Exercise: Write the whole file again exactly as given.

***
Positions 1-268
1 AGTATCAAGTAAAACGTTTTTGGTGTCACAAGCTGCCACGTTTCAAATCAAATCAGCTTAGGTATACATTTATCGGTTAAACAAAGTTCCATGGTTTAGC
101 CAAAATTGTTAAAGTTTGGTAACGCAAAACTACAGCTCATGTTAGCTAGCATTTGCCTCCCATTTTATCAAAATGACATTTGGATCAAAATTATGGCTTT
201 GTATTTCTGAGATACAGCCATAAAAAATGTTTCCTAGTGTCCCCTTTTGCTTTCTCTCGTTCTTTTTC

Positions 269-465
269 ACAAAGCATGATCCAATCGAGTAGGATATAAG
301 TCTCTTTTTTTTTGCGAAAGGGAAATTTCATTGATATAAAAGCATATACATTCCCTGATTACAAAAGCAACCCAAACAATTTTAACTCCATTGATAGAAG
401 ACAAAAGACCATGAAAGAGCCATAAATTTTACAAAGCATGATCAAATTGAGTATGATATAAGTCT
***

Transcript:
Positions 1-268
1 AGTATCAAGTAAAACGTTTTTGGTGTCACAAGCTGCCACGTTTCAAATCAAATCAGCTTAGGTATACATTTATCGGTTAAACAAAGTTCCATGGTTTAGC
101 CAAAATTGTTAAAGTTTGGTAACGCAAAACTACAGCTCATGTTAGCTAGCATTTGCCTCCCATTTTATCAAAATGACATTTGGATCAAAATTATGGCTTT
201 GTATTTCTGAGATACAGCCATAAAAAATGTTTCCTAGTGTCCCCTTTTGCTTTCTCTCGTTCTTTTTC

Positions 269-465
269 ACAAAGCATGATCCAATCGAGTAGGATATAAG
301 TCTCTTTTTTTTTGCGAAAGGGAAATTTCATTGATATAAAAGCATATACATTCCCTGATTACAAAAGCAACCCAAACAATTTTAACTCCATTGATAGAAG
401 ACAAAAGACCATGAAAGAGCCATAAATTTTACAAAGCATGATCAAATTGAGTATGATATAAGTCT